This business of figuring out what AOL Time Warner ( AOL) stock is really worth gets harder by the day.

If the yearlong retreat of media-business spending and turmoil at the top of the New York media conglomerate weren't enough, over the past few weeks the company's shares have marched to the drumbeat of mounting government investigations. The latest cloud to blot out investors' view of the sun appeared Wednesday, when AOL Time Warner confirmed that the Justice Department had joined the Securities and Exchange Commission in an investigation into accounting practices at America Online.

The news sent AOL Time Warner's shares back toward historic lows, though how historic is a matter of interpretation. Wednesday the shares dropped 90 cents to $11.50 -- putting them within $3 of the 52-week low set last Thursday in the wake of the SEC inquiry's disclosure, and down 76% from AOL Time Warner's 52-week high.

Given the broadening bookkeeping scandal consuming Wall Street and the aggressive targets AOL Time Warner itself once set, analysts have taken to reassessing the company's numbers to find a reasonable comparison for the flagging stock. But what may surprise investors is to find just how far back they must go.

Growth Concerns

On Tuesday, Sanford Bernstein analyst Tom Wolzien pointed to growth concerns as the biggest drag on AOL's stock. Through the decades, Bernstein says, AOL Time Warner predecessor Time, Inc. had made a habit of buying growth through purchases of media properties including television stations, cable TV systems, Ted Turner's cable programming empire and, most recently, America Online. "What's happening now is the growth they thought they bought isn't there," says Wolzien.

The question Wolzien says he's struggling with, relative to AOL Time Warner and other media companies, is how to value them now that the market looks at them as "real stocks, rather than something special," in his words. "Now that they can be looked at on a a P/E basis, the question is where they belong on a P/E basis."

Wolzien downgraded his rating on AOL Time Warner last week from outperform to market perform, writing, "We do not think it appropriate to recommend the stock of a company under SEC investigation." Bernstein hasn't done recent investment banking for AOL Time Warner.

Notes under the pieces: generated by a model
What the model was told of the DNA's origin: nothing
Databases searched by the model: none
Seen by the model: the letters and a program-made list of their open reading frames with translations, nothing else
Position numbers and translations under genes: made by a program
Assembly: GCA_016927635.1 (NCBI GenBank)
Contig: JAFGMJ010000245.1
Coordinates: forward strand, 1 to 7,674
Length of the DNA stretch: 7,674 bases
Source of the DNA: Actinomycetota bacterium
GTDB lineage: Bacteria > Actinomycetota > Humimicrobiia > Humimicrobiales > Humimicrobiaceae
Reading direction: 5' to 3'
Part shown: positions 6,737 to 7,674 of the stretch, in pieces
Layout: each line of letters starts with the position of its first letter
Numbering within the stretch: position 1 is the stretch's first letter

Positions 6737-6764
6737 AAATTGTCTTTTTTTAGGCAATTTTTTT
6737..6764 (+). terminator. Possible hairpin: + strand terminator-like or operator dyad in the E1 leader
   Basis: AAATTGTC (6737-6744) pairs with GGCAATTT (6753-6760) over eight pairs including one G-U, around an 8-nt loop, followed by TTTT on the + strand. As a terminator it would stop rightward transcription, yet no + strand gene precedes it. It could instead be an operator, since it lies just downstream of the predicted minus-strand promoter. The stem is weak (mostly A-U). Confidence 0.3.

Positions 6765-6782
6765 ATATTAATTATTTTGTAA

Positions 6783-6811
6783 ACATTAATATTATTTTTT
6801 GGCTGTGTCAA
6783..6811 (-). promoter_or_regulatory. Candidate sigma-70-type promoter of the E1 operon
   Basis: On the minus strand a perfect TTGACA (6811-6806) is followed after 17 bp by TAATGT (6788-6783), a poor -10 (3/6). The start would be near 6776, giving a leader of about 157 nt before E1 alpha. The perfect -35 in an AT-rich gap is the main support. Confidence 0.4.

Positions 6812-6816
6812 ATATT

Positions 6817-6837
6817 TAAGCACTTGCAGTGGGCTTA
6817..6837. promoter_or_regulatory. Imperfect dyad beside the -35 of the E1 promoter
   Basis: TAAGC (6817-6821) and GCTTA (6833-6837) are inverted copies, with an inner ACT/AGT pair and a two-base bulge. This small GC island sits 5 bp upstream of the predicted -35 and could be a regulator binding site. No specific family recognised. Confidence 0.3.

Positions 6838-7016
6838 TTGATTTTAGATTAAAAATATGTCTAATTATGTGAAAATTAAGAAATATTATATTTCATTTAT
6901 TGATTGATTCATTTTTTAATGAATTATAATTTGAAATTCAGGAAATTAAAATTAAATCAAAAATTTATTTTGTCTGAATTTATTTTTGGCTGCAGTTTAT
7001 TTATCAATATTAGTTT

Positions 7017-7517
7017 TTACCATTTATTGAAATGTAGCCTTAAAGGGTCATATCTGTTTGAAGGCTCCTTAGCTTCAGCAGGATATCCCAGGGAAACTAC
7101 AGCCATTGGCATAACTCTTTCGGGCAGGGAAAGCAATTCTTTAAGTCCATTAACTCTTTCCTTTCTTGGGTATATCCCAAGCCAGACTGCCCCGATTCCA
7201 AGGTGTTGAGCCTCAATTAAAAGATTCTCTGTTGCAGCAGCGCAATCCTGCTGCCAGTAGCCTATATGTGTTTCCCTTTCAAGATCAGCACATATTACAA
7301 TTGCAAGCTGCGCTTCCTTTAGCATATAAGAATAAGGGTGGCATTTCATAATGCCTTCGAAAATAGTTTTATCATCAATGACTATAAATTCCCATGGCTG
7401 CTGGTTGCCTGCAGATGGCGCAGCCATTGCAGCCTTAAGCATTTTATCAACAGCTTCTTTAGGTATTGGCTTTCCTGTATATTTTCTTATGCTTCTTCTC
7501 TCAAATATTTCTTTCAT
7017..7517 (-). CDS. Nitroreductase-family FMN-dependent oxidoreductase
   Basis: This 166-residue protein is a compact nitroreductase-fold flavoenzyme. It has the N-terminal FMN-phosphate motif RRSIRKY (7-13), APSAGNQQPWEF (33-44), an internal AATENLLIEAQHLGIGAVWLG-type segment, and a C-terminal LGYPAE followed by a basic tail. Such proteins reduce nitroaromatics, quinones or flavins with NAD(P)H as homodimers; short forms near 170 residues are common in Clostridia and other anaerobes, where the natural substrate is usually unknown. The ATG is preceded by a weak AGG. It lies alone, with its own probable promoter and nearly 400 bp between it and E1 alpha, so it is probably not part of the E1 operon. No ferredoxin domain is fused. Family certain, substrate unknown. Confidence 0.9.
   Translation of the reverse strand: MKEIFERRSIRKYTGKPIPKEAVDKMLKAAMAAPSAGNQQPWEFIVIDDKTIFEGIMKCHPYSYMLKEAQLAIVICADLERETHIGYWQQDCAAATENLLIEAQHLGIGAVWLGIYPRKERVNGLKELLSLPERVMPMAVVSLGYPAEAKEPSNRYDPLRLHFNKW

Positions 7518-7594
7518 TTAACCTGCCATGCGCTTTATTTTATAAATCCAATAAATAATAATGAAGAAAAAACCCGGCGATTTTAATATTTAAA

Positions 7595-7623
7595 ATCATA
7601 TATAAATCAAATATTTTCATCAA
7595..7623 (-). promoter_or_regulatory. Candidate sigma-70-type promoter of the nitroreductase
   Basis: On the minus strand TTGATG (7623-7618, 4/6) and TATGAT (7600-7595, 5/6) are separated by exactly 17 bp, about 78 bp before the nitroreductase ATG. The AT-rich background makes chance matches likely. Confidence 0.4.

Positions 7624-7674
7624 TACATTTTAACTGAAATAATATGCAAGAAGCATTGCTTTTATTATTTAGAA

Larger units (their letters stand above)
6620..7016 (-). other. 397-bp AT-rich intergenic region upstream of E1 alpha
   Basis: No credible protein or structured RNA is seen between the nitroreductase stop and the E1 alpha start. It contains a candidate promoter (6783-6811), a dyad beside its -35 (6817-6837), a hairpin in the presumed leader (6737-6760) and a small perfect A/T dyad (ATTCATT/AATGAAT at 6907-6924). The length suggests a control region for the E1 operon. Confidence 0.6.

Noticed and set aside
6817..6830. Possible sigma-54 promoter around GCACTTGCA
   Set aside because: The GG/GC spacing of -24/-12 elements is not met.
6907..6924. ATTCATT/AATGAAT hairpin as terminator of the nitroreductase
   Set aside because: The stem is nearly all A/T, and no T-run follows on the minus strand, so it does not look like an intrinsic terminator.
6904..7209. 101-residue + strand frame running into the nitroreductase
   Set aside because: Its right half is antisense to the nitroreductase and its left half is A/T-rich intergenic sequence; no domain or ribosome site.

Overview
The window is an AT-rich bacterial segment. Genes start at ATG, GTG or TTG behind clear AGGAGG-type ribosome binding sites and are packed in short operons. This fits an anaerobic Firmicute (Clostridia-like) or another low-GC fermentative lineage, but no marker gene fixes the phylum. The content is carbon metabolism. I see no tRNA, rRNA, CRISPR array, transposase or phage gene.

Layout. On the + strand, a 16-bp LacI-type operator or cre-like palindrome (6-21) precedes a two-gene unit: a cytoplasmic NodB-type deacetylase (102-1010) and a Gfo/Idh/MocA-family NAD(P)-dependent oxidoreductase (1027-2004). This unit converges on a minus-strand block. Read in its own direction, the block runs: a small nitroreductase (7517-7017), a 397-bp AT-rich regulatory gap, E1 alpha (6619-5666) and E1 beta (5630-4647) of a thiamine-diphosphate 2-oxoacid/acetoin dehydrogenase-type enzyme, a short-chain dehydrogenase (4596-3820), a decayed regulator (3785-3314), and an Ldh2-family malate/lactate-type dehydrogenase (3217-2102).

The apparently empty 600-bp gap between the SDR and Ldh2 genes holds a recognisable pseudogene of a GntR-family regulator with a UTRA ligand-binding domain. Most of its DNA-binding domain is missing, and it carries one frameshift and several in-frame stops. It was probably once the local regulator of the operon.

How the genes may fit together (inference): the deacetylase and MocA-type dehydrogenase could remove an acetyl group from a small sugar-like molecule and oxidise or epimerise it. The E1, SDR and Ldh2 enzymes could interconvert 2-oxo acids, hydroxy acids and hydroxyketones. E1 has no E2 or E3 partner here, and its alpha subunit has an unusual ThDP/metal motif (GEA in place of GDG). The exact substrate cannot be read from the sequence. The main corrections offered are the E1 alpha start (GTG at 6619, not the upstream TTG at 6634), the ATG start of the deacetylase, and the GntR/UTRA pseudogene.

Chew on This

Not that the fall of AOL Time Warner's stock hasn't already caused enough pain for employees and other stockholders, but the historical performance of the stock may be worse than is commonly represented in the media.

Taking the Long Way Home
Time Warner's stock last hit $17 in 1996

At their current price, AOL Time Warner's shares are back where America Online's shares were in October 1998, on a split-adjusted basis. Because the merger that created AOL Time Warner was structured as AOL's acquisition of Time Warner, the old AOL shares have served as the benchmark for the stock's historical performance.

But for several reasons, perhaps Time Warner is the more appropriate stock-chart predecessor to AOL Time Warner's shares. Not only does the former Time Warner account for a majority of the conglomerate's revenue and operating income, but also veteran executives from Time Warner are firmly in control of the company's operations and philosophy.

In that case, the logical historical comparison to make is that between 1.5 shares of AOL Time Warner and a single share of old Time Warner stock, since Time Warner stockholders received 1.5 shares of AOL Time Warner for each of their shares at the time of the merger. At Wednesday's lows, that translated into a Time Warner share price under $17 -- a level to which Time Warner fell briefly in 1996, and at which it last traded consistently in 1993.

Clearly very few observers thought it would come to this for AOL Time Warner, which only a year ago was still one of the tech market's favorites. But the lesson that past is prologue can't have been lost on investors by now.

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